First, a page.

No One Should Ever Have to Read the Same Sentence Twice
Everyone knows what professional quality (and low quality) content looks like when they see it, but it’s a lot harder to create it. Good marketing writers have their own lists of quality priorities that go something like this:
2, Spelling, grammar and syntax
3. Brand messaging/alignment
My own #4 is readability. Readability refers to how easy it is for the average person to read the content. This is not the same as reader engagement—which is more like entertainment value. People will keep reading material that is well-written—even if it’s not that entertaining (i.e. a datasheet). Conversely, they will quickly lose interest in material that is difficult to read.
My motto is: “No one should ever have to read the same sentence twice.” Content that is difficult to read usually has punctuation issues. In most cases, we are talking about under-punctuation. This happens with writers who aren’t experienced, but also experienced writers who follow accepted punctuation rules to the letter.
AP Style (the Associated Press Stylebook used by most journalists) is an excellent guide and is generally based on readability, but there are many instances where it is not. AP rules also take space limitations into account. A good example of this is the rule about not adding a comma after the second to last item in a series. This is OK most of the time, but there are instances where it creates confusion.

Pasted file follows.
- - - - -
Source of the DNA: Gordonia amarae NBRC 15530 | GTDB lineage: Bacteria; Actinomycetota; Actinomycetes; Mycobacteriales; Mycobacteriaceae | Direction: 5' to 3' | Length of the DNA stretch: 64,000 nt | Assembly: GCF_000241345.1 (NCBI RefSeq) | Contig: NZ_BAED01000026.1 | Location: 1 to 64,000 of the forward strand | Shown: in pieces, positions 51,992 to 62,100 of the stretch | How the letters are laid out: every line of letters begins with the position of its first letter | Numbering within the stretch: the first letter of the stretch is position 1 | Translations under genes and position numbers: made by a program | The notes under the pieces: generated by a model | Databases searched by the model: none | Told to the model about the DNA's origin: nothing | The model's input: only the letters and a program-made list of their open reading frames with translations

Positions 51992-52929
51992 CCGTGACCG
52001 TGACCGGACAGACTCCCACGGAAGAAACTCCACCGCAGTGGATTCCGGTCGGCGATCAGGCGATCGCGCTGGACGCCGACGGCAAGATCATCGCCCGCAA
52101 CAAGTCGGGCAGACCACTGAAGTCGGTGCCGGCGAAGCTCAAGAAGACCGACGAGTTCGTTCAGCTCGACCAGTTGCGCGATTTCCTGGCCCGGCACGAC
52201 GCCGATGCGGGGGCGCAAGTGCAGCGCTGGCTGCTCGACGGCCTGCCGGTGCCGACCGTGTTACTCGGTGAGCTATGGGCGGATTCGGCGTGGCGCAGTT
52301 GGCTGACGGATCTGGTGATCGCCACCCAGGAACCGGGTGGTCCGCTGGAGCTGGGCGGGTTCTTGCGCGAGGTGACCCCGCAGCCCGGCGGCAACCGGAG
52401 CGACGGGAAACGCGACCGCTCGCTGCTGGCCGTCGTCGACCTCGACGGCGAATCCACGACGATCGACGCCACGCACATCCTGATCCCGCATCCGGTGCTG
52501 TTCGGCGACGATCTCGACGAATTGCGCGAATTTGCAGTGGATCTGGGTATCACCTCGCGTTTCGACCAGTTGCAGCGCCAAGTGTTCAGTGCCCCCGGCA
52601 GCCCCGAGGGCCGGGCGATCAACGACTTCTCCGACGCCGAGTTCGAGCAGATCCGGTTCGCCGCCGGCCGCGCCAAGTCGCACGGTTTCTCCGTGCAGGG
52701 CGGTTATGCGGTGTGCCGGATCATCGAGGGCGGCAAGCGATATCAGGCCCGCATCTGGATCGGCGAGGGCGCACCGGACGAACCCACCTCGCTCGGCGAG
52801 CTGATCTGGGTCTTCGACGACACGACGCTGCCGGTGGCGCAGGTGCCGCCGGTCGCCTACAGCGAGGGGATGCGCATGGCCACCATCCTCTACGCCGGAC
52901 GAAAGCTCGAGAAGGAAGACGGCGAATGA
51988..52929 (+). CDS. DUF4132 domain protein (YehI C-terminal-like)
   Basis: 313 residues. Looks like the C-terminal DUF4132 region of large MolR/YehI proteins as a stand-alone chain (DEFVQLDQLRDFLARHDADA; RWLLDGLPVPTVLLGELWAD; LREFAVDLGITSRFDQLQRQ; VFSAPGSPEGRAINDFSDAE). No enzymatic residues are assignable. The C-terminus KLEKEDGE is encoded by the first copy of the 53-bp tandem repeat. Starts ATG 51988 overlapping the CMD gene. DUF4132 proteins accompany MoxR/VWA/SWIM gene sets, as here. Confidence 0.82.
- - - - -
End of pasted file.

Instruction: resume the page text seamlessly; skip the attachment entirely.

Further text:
Punctuation is definitely an art. A good way to gauge the effectiveness of punctuation in your own writing is to read it out loud. If you are stumbling over phrases and sentences; have another look at the punctuation—could a comma or semicolon smooth things out a bit?
A comma can serve all kinds of purposes—because of this, it’s often hard for the reader to know exactly what it’s there for. When in doubt go with a semicolon. I could go on and on about my love for the semicolon, instead I’ll just recommend Lynn Truss’s website: https://www.lynnetruss.com/books/eats-shoots-leaves/ and classic book “Eats, Shoot & Leaves.”